Subsequently, specificity of UGGT in terms of glycan structure was revealed to be M9>M8>M7. Intriguingly, although the reactivity of M7-MTX was low, its affinity to UGGT was the highest ([K.sub.m]), indicating that UGGT strongly recognizes the inner region of high-mannose-type glycans. In support of this notion, a glycan lacking the innermost GlcNAc was completely devoid of activity. (Fig. 4B)
Further study has shown that other types of glycan modification with fluorescently active substituents, such as BODIPY, or Fmoc, a widely used amino protecting group, were fruitful providing high reactivity substrates of UGGT. (44) In particular, BODIPY modified glycans were preferable to high-sensitivity detection of the enzymatic activity, because of their high reactivity and strongly fluorescent activity of BODIPY.
A common feature of misfolded proteins is speculated to be the presence of hydrophobic patch exposed on their surface, which is likely to be an element recognized by UGGT. This speculation has been supported by several lines of evidence, such as 1) unmodified glycans are poorly glucosylated by UGGT, 2) M9 containing n-propyl, a modestly hydrophobic aglycon, was marginally reactive, and 3) the reactivity of M9-MTX was markedly attenuated when it was conjugated with DHFR. (Fig. 4A)
[FIGURE 3 OMITTED]
2.3. Analysis of glucosidase II (G-II). G-II successively cleaves Glc[alpha]1-3Glc (cleavage-1) and Glc[alpha]1-3Man (cleavage-2) linkages. (Fig. 1A) In order to evaluate the magnitude of these activities, we monitored the Glc trimming of G2M9-MTX. Our analysis unambiguously confirmed that the cleavage-1 is by far faster than the cleavage-2.45) In addition, the observation that the cleavage-2 was strongly suppressed by the addition of CRT provided an implication that glycoproteins enter the CNX/CRT cycle immediately after they are converted to G1M9 by cleavage-1 of G-II.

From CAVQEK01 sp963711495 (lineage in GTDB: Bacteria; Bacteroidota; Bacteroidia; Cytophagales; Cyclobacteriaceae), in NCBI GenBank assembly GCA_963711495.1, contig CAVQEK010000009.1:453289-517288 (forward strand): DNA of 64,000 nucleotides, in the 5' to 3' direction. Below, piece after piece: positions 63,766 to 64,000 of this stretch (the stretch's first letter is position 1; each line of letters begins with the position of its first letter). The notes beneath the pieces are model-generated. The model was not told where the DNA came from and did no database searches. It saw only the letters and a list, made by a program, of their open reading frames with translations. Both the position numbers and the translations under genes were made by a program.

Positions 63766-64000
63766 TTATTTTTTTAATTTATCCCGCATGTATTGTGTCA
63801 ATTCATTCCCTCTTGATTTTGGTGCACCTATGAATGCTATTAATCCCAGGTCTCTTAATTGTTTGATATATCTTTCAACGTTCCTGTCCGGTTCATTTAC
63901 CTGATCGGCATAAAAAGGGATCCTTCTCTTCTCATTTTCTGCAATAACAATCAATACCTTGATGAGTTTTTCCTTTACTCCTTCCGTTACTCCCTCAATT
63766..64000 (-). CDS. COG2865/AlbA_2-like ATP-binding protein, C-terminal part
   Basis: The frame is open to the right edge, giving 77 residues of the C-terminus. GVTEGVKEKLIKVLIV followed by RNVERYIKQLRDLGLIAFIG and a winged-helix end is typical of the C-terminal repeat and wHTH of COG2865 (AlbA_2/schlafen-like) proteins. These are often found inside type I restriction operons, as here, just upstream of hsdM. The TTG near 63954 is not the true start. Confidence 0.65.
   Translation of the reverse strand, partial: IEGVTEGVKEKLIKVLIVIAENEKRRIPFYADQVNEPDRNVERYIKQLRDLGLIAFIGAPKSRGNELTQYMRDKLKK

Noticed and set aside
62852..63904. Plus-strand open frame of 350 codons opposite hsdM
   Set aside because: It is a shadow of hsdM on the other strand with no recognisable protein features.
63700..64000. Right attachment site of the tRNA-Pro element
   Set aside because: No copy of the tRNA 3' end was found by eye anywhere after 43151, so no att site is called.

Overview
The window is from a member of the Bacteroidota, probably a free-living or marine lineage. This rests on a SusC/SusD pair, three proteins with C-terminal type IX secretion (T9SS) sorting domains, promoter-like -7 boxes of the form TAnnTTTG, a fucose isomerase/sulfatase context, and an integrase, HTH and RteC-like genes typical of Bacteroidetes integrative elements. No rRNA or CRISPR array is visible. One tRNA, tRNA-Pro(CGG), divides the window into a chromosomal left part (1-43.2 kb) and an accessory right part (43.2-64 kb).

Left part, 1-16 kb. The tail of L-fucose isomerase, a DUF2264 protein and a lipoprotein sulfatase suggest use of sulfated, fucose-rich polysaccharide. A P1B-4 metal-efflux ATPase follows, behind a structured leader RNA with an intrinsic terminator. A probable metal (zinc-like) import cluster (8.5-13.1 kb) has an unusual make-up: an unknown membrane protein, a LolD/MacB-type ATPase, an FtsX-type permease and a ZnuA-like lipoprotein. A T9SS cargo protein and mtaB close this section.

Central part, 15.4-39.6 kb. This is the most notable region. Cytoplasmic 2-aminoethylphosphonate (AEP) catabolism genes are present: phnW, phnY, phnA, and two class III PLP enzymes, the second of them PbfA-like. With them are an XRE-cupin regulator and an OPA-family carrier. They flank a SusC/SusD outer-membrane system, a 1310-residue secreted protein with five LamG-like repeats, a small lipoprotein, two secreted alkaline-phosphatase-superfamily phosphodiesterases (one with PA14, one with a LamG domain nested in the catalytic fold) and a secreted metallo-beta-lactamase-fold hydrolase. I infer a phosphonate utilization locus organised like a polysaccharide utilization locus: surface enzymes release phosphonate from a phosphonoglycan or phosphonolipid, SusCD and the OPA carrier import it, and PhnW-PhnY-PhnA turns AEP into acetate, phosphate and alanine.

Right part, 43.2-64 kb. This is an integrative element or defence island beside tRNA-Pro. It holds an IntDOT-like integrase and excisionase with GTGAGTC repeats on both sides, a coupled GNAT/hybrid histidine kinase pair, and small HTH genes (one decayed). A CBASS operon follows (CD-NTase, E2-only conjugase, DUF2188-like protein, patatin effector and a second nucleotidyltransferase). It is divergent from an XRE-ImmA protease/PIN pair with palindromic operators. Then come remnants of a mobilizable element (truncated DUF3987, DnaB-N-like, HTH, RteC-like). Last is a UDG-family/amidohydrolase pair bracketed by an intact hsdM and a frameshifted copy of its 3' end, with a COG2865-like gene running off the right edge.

[FIGURE 5 OMITTED]
In the ER, combined action of UGGT and G-II (cleavage-2) interconverts M9 and G1M9 glycoforms. Simultaneously, trimming by mannosidase(s) occurs, giving G0 and G1 glycans that have less than 9 Man residues. Studies in 1980s concluded that G-II cleaves G1M9 exceedingly faster than other monoglucosylated glycoforms. (21,46,47) However, our study using structurally defined substrates (CHO-MTX; CHO = G1M9-7) revealed that the difference of reactivity was not as large as has been believed. Most noticeably, the reactivity of G1M8B-MTX which lacks a Man residue of the B-arm, was nearly identical with G1M9-MTX, while reaction rate of its regioisomer (G1M8C-MTX) was reduced to ca. 50%. (Fig. 5A) Interestingly, when conjugated to DHFR, the activity of G1M8B was markedly higher than G1M9. These results implicate that the specificity of G-II is sensitive to nature of aglycon, and possibly, to folding state of proteins.
Furthermore, inhibition experiments using several glycans indicated that G-II strongly recognizes the terminal Man of the C-arm. Among M9, M8(B), M8(C) and M7, inhibitory activity of M7 was the strongest. (48) Since, in the ER, misfolded glycoproteins may be major targets of mannosidase(s), it would be tempting to speculate that accumulation of demannosylated glycoforms would suppress the G-II activity and decelerate the entry of newly generated glycoproteins into CNX/CRT. (Fig. 5B)
Interestingly, non-natural dodecasaccharides that had D-galactose, D-glucuronic acid, or 3-, 4-, 6-deoxy-D-glucose residue in place of Glc were all smoothly converted to M9. (49) Taken together, G-II, while stringently recognizing mannose residues of the B- and C-arms, is quite tolerant to structure perturbation of departing sugar residues. (Fig. 5C)